“I think there are a number of models where we can take technology, look at what the customer is doing, and wrap it up as a service that means we can make progress. It is because we have a reasonable understanding of what the technology can do in an industrial application for them. The CSA Seven Critical Success Factors, have been helpful to us because they have been derived from industrial experience and I can see that they are up to date in their thinking. The CSA has considered a number of the practical challenges that you would have encountered in servitising your business, and for companies like ours, which largely have a product they wish to sell but increasingly needing to differentiate themselves through service, what the CSFs highlight is that you have to think about assessing your market and your internal readiness and creating the right culture and structures. Then you have to ensure you have the resources to do it. These are all key if you want to avoid the bumps in the road ahead.” 

Per Stjernqvist, VP, Servitization & Solutions, Trackunit A/S

“When you enter a new area where nobody has been before, you cannot up front come up with a perfect solution, you need to test, test, test, and fail during that process. Software development and services, you need to develop at a different pace and allow yourself to fail, which is not always the case with a prototype of a hard product or machine. It is much cheaper to fail with software, and you can fail many times because the costs will be low.  The pace of change we see is exploding, but we are seeing so many retrofit solutions. It will be a standard option that every machine that leaves the factory in the future will be fitted with Telematics and the costs will be low.”   

Fred Jones, General Manager, UK Expansion, Uber

“Ultimately we have built a logistics platform. We want to give our customers and our consumers what they want when they want it. You can get a ride with us at the touch of a button. Now with UberEATS you can get restaurant food delivered to you in a matter of minutes. UberRUSH helps with last mile logistics for small businesses. You can see how we can take the concept of Uber much more broadly. We often have a bit of fun, and one of our stunts is UberIceCream. Because we are a market place we work really hard on keeping our partner drivers efficient, so the busier they are the more they can make and it makes the service more affordable to lots of riders, and the more affordable it is the more people will use it and the busier our drivers will be. It is an advantage to both the customers and the partner drivers.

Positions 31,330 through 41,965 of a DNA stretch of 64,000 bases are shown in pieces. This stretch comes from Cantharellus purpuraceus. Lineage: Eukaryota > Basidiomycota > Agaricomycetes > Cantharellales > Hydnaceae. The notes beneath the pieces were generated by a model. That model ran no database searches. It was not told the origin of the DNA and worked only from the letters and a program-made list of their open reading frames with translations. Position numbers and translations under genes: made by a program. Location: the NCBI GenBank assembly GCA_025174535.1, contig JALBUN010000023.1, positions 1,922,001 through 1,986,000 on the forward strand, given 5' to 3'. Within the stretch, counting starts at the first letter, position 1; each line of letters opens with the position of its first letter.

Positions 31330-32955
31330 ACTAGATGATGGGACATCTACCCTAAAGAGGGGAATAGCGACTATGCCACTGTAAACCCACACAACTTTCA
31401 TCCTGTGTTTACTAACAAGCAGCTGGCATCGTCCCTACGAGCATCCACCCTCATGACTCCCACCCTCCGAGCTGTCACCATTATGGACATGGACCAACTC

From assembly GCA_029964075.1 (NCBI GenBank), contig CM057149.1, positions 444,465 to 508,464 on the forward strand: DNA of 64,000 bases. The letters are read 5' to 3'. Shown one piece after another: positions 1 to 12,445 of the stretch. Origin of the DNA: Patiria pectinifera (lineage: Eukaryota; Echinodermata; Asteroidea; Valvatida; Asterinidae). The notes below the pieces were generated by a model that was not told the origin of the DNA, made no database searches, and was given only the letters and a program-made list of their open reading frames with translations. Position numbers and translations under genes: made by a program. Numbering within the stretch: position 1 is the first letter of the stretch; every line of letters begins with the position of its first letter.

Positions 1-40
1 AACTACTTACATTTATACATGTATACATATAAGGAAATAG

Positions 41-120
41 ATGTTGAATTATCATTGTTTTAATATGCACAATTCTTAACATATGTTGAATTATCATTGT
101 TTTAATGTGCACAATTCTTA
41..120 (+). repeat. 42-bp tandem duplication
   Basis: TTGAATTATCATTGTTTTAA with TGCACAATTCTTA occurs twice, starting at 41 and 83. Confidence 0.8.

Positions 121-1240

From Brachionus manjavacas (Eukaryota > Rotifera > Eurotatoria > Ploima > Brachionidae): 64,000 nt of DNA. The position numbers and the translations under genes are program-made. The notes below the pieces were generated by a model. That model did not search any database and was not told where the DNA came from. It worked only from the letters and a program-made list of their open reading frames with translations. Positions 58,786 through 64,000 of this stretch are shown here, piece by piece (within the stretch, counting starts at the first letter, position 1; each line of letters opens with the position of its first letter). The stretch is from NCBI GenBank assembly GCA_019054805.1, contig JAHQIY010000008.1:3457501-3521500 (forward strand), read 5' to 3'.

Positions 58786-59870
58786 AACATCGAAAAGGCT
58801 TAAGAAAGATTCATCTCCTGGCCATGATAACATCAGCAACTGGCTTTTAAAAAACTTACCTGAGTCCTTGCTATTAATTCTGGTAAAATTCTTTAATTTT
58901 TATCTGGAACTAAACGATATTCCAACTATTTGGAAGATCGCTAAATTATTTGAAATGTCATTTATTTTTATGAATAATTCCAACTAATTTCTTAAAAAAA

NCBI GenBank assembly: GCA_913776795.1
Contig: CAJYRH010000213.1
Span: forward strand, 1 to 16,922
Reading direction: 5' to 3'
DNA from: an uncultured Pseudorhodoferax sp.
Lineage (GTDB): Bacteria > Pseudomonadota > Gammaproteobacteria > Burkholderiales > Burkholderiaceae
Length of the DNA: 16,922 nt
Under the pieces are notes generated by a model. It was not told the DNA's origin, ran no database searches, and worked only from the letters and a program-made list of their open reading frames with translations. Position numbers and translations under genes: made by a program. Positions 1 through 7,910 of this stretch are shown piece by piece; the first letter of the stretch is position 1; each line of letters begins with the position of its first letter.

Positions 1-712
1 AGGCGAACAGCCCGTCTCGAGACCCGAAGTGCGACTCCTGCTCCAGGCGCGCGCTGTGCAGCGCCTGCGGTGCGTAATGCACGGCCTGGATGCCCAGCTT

“If you speak to any private hire and taxi driver they will tell you the thing they fear most is dead mileage, sitting around and doing nothing, not making money or driving a long distance to pick up a fare.  By working really hard to reduce that dead mileage and dead time by keeping our drivers busier on the platform that is where we can get the real benefit, at the margins. That is where we focus much of our attention and engineering effort.”

Dr Martinez, Senior Researcher, Cambridge Service Alliance

What we observe in our research at the Alliance is that organisations are taking a more pro-active part in the piloting and scaling up of their businesses. This is important. How do you build the leadership and team in order to create and enable the scale up of your services? People like to have the pointers and see what they can do better in order to scale up. There has been no literature or tools developed to scale up services. At the Alliance we are one of the first in the World to develop methodologies to help companies to scale up their services with our Seven Critical Success Factors.”

You can also listen to the Compilation Audio Documentary with Andy Neely narrating the day’s events:

You can read the report of our Conference in the national media http://www.standard.co.uk/business/anthony-hilton-britain-is-suffering-because-politicians-don-t-get-tech-a3367406.html